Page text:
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      Climate Change, Deforestation, and the Fate of the Amazon

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      Science

      American Association for the Advancement of Science (AAAS)

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          Abstract

          The forest biome of Amazonia is one of Earth's greatest biological treasures and a major component of the Earth system. This century, it faces the dual threats of deforestation and stress from climate change. Here, we summarize some of the latest findings and thinking on these threats, explore the consequences for the forest ecosystem and its human residents, and outline options for the future of Amazonia. We also discuss the implications of new proposals to finance preservation of Amazonian forests.

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          Most cited references 29

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          Primary Production of the Biosphere: Integrating Terrestrial and Oceanic Components

           C Field (1998)
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            Modelling conservation in the Amazon basin.

            Expansion of the cattle and soy industries in the Amazon basin has increased deforestation rates and will soon push all-weather highways into the region's core. In the face of this growing pressure, a comprehensive conservation strategy for the Amazon basin should protect its watersheds, the full range of species and ecosystem diversity, and the stability of regional climates. Here we report that protected areas in the Amazon basin--the central feature of prevailing conservation approaches--are an important but insufficient component of this strategy, based on policy-sensitive simulations of future deforestation. By 2050, current trends in agricultural expansion will eliminate a total of 40% of Amazon forests, including at least two-thirds of the forest cover of six major watersheds and 12 ecoregions, releasing 32 +/- 8 Pg of carbon to the atmosphere. One-quarter of the 382 mammalian species examined will lose more than 40% of the forest within their Amazon ranges. Although an expanded and enforced network of protected areas could avoid as much as one-third of this projected forest loss, conservation on private lands is also essential. Expanding market pressures for sound land management and prevention of forest clearing on lands unsuitable for agriculture are critical ingredients of a strategy for comprehensive conservation.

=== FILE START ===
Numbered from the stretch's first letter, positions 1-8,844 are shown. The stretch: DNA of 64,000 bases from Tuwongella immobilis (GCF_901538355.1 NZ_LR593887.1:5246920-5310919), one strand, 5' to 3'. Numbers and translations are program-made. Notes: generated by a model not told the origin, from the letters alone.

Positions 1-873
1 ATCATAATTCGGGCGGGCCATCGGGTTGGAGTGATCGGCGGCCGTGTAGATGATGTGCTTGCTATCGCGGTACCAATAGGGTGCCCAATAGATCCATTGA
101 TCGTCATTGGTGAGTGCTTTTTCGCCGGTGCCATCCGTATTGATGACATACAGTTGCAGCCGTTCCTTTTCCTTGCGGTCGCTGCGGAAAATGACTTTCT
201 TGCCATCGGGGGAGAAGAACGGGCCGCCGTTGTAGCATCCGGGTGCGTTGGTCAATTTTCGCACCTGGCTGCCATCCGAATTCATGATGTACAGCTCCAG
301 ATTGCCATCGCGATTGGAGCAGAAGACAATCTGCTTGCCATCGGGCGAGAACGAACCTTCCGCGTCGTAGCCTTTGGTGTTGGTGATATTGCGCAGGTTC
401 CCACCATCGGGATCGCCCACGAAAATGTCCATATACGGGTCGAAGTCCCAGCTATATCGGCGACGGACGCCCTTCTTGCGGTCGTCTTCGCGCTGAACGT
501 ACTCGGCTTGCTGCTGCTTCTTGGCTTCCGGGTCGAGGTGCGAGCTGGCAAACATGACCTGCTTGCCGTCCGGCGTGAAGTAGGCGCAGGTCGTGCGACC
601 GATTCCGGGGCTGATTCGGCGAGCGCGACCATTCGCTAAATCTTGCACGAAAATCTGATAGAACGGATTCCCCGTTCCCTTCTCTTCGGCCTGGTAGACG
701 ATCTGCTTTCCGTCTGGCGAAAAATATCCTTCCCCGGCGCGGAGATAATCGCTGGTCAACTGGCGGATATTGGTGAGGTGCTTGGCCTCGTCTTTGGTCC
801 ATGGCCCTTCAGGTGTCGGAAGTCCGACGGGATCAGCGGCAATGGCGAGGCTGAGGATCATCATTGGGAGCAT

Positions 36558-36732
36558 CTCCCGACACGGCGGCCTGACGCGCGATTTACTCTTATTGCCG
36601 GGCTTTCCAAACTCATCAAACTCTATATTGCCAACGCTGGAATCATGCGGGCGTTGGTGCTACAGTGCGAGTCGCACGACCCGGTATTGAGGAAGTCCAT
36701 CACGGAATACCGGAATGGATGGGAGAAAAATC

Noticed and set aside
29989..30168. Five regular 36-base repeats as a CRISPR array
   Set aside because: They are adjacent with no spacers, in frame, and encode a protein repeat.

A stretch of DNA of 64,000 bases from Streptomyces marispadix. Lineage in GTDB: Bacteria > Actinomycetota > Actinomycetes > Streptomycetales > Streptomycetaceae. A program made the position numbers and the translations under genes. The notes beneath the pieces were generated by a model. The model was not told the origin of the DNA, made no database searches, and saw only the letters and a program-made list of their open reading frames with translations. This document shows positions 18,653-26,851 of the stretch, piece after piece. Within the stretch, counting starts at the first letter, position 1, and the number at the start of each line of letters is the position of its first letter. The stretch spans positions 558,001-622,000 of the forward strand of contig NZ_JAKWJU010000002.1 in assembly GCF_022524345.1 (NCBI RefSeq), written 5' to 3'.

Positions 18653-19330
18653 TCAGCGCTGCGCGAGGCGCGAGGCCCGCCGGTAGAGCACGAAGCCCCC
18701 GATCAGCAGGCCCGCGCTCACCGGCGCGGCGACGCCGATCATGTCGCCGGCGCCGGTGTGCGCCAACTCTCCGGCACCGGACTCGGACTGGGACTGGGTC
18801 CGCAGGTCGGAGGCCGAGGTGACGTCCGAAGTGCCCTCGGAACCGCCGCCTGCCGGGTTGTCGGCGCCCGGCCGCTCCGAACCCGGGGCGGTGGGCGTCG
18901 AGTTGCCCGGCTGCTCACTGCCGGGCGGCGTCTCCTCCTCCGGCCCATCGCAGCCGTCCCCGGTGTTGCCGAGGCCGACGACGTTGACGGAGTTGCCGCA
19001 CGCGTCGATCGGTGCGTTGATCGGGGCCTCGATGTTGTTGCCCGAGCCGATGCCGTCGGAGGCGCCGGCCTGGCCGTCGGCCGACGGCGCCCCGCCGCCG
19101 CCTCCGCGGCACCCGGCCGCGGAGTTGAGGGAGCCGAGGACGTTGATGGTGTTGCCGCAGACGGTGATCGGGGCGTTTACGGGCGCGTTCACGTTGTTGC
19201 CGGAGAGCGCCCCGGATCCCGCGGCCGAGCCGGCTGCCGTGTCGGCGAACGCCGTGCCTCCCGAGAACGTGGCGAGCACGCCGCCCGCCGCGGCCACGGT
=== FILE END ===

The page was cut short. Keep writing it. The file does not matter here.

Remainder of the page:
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              Global State of Biodiversity and Loss

              Biodiversity, a central component of Earth's life support systems, is directly relevant to human societies. We examine the dimensions and nature of the Earth's terrestrial biodiversity and review the scientific facts concerning the rate of loss of biodiversity and the drivers of this loss. The estimate for the total number of species of eukaryotic organisms possible lies in the 5�15 million range, with a best guess of ~7 million. Species diversity is unevenly distributed; the highest concentrations are in tropical ecosystems. Endemisms are concentrated in a few hotspots, which are in turn seriously threatened by habitat destruction�the most prominent driver of biodiversity loss. For the past 300 years, recorded extinctions for a few groups of organisms reveal rates of extinction at least several hundred times the rate expected on the basis of the geological record. The loss of biodiversity is the only truly irreversible global environmental change the Earth faces today.
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                Author and article information

                Journal
                Science
                Science
                American Association for the Advancement of Science (AAAS)
                0036-8075
                1095-9203
                January 11 2008
                January 11 2008
                : 319
                : 5860
                : 169-172
                Article
                10.1126/science.1146961
                18048654
                233c7632-c1c5-44e3-99ed-87677882860c
                © 2008

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